The whole idea of the disaster recovery plan is based on the calculation of risk associated with the loss of corporate data, which should be performed before such loss. It is assumed that at any moment, a company can face an unpredictable large-scale failure that will paralyse the operation of the IT systems and infrastructure, and, consequently, the operation of the entire company or its part. If we look at the above elements of the disaster recovery plan, it becomes clear that this plan will allow us to avoid the usual hectic and chaotic rescue operation which in most cases brings more harm than good.

Risk Calculation

In order to calculate the risk, we have to consider the two most important indicators already mentioned before: RPO and RTO. The first determines how long the company can cope without access to its data, and how current the data will be after recovery. In other words, this value gives us information about the acceptable duration of a failure and the age of data that are critical to its operation. The second indicator, RPO, allows us to estimate the loss and how much will it cost the company. In case of a stock exchange or international investment bank, RTO must be literally counted in seconds. For a small, niche online store, even a day of downtime should not cause excessive losses from a business point of view. In the latter case, data from a backup made at night (with RPO of about 24 hours) should be more than enough.

On the other hand, RTO specifies the maximum time in which we need to recover our data and fully restore the system to operating order. In order to estimate this parameter, we should take into account the first indicator (RPO) as well as the infrastructure capabilities, network bandwidth and abilities of the IT staff. It is worth keeping in mind that according to the statistical data gathered for the US market, 93% of companies which had no access to key data for more than ten days, collapsed within one year of the failure, and 50% of them went bankrupt immediately.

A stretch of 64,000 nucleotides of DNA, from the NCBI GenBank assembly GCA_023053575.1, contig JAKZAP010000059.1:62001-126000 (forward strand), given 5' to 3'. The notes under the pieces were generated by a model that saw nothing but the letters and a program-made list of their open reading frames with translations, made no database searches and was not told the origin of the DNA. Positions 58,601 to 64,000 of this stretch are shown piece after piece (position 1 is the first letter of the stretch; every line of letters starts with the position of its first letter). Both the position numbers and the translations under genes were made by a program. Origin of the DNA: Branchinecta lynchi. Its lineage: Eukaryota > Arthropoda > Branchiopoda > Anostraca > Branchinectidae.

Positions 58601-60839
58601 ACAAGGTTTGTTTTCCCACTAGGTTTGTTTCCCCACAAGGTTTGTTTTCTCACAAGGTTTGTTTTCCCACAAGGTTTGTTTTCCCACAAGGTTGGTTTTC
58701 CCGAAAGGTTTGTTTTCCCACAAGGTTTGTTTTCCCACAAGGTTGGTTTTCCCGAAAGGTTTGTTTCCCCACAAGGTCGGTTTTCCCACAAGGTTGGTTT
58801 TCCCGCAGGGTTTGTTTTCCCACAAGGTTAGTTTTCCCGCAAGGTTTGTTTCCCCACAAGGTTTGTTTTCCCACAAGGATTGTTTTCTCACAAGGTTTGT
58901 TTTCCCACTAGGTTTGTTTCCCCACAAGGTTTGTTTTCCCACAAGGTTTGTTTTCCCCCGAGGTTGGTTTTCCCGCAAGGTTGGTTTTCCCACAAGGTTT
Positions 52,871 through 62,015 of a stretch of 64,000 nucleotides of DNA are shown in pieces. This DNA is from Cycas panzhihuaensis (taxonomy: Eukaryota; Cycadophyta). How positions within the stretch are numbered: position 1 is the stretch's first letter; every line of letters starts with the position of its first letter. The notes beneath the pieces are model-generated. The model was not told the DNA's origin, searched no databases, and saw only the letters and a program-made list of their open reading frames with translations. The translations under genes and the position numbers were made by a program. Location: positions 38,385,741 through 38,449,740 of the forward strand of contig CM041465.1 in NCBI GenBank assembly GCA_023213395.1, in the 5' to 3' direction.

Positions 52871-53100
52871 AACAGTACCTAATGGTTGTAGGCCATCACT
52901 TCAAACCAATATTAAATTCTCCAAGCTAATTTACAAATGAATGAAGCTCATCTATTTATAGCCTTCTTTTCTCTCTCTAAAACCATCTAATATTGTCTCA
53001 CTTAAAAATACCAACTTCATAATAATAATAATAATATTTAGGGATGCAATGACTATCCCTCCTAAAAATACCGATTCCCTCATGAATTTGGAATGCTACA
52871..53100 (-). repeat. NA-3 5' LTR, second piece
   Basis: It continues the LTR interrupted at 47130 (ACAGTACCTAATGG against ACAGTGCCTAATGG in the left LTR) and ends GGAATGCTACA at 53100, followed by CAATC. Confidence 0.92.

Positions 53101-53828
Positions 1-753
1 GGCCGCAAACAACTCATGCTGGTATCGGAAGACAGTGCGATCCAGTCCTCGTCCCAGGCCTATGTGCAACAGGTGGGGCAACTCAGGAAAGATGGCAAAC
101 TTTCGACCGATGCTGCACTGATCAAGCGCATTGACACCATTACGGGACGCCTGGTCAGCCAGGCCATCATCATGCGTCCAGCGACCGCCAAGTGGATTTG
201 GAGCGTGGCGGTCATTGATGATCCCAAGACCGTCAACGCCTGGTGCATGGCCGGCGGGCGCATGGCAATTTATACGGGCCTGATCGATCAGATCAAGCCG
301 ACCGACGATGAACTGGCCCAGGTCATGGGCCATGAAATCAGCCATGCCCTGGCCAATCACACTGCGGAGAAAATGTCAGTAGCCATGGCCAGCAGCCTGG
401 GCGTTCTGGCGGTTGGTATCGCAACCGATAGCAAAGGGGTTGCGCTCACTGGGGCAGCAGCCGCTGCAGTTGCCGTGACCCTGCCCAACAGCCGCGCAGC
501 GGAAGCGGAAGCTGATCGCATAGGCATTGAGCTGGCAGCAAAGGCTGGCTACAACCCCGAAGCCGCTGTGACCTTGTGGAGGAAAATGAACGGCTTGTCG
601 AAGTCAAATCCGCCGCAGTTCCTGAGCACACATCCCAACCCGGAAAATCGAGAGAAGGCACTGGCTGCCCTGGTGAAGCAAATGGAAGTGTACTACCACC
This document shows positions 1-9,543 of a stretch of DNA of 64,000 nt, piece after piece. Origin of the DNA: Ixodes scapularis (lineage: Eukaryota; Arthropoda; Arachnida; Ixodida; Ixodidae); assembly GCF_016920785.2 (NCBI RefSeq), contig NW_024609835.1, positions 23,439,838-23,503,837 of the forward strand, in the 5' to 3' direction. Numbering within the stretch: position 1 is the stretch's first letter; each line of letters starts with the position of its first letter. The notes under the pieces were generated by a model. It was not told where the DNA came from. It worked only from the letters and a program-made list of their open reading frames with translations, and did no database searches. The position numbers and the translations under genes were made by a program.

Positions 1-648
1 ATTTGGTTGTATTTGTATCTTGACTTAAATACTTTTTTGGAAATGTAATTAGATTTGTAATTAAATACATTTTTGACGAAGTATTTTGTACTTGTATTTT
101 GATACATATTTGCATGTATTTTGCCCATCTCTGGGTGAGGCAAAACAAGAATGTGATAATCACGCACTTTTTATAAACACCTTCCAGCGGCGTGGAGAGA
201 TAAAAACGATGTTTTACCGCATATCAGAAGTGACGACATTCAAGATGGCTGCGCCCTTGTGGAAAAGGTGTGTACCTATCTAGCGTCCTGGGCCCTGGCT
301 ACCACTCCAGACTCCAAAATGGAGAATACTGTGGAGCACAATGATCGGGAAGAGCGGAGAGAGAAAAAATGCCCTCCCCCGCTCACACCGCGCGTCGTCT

As already mentioned, when estimating both indicators, it is important to correctly determine the potential losses for the company associated with the failure and the costs of implementation of a disaster recovery system. And, of course, all of these costs need to be balanced. It should also be noted that according to the SHARE classification, there are now seven levels of disaster recovery security – from the simplest backup systems, in which the recovery plan is not defined at all and the recovery time is not specified, to automated switching to backup data centres in the matter of milliseconds. This is why it is also important to think about what solutions will be appropriate for our company and infrastructure. In most cases, the best way is to invest in fast and safe backup systems such as Xopero Cloud – with elements of a large disaster recovery system that will protect the mission-critical processes. Otherwise, it is worth to give up self-restoring at all and entrust the protection of our data to an external company that will be doing it quickly and efficiently.